“Dover Beach” by Matthew Arnold was first published in the anthology titled New Poems in 1867.The poem laments the transition from an era of spiritual faith and harmony to an era of rapid erosion of tradition and faith. It is Arnold’s critique of the Victorian society, where unprecedented industrialization and groundbreaking scientific discoveries caused a paradigm shift in man’s perception of himself. The age-old theocentric identity eroded away to make for an anthropocentric understanding of man. This, along with the rising materialism brought about the loss of harmony among men.
This poem gives poignant expression to Arnold’s own pessimism about the mechanical Victorian age where men became rootless without the unifying bond of religion. The preoccupation with this crisis is also reflected in Arnold’s other poems like “The Scholar Gipsy” in which he reiterates man’s sense of disassociation and social fragmentation rising from religious doubt. This, he popularly refers to as the “strange disease of modern life”. The poem deceptively opens with the tranquil image of the glimmering sea in the moonlight where the speaker looks out at the sea from his vantage point at Dover beach. But readers soon realize that beneath this veneer of calm, there’s something much more unsettling. The speaker calls upon his companion to share the sweetness of the night air but uses odd adjectives to describe the landscape. He calls the moonlit beach “blanched” and refers to the sound of the sea waves flinging the pebbles on the beach as “grating roar”-as if it’s a harsh sound that disturbs the serene landscape. Through the image of the ebbing sea, Arnold symbolically alludes to man’s retreating faith in religion. The monotonous movement of the sea which takes the pebbles from the beach and flings them back creates a melancholic rhythm that Arnold refers to as the “eternal note of sadness”. The image of the pebbles being flung out creates a sense of helplessness, typical of the Victorian age. The tumultuous sea is a symbol of timelessness and it stands witness to all of mankind’s sufferings which it mournfully sings through the slow cadence of waves. To describe this timelessness, Arnold claims that Sophocles, the classical Greek tragedian also heard this mournful note of the sea on the Aegean and it had the same effect on him as it did on Arnold. Sophocles’ stoicism as expressed in Antigone was born out of the fact that life in ancient Greek society was extremely difficult because they were plagued with wars. Death became ubiquitous which lead people to adopt a fatalistic a view of life. In such a context, life and death became synonymous.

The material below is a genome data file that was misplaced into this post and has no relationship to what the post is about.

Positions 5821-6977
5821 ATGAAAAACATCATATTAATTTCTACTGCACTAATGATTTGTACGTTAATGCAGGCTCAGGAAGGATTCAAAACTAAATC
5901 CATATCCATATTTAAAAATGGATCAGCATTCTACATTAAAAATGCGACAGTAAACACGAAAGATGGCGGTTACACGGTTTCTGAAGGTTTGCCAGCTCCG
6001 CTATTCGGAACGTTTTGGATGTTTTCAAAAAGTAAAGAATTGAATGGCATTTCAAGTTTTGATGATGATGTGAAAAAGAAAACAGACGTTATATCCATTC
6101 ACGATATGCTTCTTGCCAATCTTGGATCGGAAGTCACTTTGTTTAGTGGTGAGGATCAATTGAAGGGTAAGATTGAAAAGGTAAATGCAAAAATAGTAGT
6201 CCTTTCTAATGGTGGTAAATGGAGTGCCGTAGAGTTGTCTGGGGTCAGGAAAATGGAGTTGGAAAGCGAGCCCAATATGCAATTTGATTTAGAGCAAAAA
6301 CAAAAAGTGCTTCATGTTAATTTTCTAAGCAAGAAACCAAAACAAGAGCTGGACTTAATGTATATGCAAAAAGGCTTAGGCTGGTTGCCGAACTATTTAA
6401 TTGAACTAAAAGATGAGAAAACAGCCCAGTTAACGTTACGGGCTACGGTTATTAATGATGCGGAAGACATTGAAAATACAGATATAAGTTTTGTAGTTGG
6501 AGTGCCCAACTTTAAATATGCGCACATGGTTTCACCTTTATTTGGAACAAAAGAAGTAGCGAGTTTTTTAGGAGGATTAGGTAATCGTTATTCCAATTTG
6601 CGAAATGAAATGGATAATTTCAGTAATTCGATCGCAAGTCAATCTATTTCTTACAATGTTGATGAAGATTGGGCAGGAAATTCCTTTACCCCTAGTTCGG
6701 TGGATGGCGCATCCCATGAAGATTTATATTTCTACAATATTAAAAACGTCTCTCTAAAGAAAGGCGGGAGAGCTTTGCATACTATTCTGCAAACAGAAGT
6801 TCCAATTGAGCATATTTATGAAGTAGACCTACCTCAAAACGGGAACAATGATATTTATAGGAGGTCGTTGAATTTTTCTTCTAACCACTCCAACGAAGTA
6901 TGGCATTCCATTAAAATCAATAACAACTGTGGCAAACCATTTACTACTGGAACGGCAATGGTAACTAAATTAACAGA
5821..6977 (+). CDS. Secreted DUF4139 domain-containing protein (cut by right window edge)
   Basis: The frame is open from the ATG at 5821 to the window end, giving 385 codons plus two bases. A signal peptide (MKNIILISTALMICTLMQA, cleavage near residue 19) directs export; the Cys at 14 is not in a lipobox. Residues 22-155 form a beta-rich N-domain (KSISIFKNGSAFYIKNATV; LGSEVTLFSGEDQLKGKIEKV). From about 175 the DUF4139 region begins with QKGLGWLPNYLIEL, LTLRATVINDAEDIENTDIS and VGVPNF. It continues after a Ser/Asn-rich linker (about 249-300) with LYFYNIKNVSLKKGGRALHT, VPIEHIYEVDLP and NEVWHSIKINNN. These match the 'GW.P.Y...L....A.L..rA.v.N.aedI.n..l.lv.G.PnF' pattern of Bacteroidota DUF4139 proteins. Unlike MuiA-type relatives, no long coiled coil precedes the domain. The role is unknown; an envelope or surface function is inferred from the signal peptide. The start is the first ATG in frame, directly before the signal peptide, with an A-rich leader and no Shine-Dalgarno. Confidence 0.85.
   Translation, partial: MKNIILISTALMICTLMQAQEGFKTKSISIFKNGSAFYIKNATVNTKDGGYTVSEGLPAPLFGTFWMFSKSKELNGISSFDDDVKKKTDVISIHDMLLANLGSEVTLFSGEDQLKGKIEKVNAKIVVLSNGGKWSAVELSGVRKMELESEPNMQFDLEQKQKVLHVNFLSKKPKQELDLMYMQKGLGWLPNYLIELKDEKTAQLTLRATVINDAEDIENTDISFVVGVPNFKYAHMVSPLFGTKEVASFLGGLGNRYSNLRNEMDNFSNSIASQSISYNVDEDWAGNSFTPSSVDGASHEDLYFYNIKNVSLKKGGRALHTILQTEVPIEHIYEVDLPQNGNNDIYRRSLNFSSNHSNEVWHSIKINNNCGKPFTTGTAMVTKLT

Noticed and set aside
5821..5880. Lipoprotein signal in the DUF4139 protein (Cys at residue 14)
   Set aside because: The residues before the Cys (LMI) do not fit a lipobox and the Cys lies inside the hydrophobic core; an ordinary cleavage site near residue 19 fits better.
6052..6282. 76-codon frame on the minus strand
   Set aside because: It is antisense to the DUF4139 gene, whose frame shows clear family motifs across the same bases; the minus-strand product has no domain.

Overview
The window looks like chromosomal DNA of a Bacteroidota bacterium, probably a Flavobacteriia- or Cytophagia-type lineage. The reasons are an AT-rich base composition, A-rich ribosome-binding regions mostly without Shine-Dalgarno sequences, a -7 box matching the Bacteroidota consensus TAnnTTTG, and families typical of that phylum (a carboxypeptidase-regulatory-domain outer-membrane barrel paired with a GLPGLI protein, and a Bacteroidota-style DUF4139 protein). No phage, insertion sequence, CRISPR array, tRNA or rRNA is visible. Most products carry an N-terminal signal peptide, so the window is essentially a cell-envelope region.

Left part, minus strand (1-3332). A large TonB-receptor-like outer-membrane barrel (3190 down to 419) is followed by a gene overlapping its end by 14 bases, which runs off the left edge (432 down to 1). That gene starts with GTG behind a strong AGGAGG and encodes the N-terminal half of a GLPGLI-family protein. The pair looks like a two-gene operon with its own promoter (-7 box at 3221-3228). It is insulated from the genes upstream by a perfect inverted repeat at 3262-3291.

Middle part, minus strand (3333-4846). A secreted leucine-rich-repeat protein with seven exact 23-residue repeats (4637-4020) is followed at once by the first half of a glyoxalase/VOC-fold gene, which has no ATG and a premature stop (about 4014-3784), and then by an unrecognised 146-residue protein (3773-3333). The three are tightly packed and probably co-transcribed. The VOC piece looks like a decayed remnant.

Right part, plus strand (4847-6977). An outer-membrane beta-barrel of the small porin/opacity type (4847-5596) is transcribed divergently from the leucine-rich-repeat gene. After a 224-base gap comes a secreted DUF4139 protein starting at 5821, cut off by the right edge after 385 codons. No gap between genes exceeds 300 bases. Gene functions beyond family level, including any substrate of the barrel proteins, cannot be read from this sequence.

Arnold’s stoicism was due his apprehension of a bleak, godless society where man is helpless without anything to place their faith in. In the third stanza, Arnold metaphorically refers to religion as the “sea of faith”. Just as the vast endless oceans encircle the earth’s landmass, mankind too, was once surrounded by spiritual faith. It gave them a sense of belonging and security as they were held together by the common belief that they were all God’s children. But the Darwinian Theory that emerged during the Victorian period made man skeptical about such religious postulates that he had trusted since time immemorial. He now, began to question the veracity of his own origin. The poet symbolically refers to this growing doubt with the auditory image of the “withdrawing roar” of the sea of faith. Faith has become ephemeral and elusive like the “breath of the night wind”. As a result, mankind lies unprotected, exposed to the unknown consequences of faithlessness. Arnold compares this insufferable isolation of humanity to the “naked shingles” i.e. pebbles that lie on the beach after being flung out of the sea. The last stanza opens with the poem’s speaker addressing his companion: “Ah, love, let us be true/ To one another!” It is an emotionally honest appeal where he ardently wishes that their love is true in nature as it is the only thing that can bring a ray of hope amidst all the bleakness. Interestingly, Tennyson, another notable Victorian poet wrote in the dinosaur cantos of his In Memoriam about humans finding comfort in each other “behind the veil”, implying that marriage and love will console us against our loss of faith.
Through his speaker, Arnold points out the difference between the deceptive appearance and the reality of the Victorian world. With the exceptional progress, it might seem glamorous like a world of dreams but in reality, it does not offer essential human qualities like compassion, “certitude” or “help for pain”. Arnold compares this harsh reality with the historical event of the battle of Epipolae that took place two thousand years ago, as described in the History of Peloponnesian War by Thucydides. In that ill-fated Sicilian expedition, the Athenian troops unwittingly killed their own men as they could not differentiate between themselves and their enemies in the darkness of the night. With the disappearance of the light of faith, there will be nothing to morally guide men or hold them together. Thus, Arnold apprehends that men will mistrust each other and end up harming one another, just like those “ignorant armies”. This idea of dying light of faith can perhaps be linked to the light on the east coast of France that the speaker saw from the Dover beach- a light that disappeared after gleaming for a fleeting moment.
Thus, Dover Beach provides justice to Arnold’s poetic sensibilities. It rightly illustrates his apprehension about a dark future of mankind where the long standing pillars of religious faith had crumbled under the weight of empirical knowledge leading to man losing his humane sensibilities. This idea of faithlessness, isolation and subsequent dehumanization later became the major of modern poetry.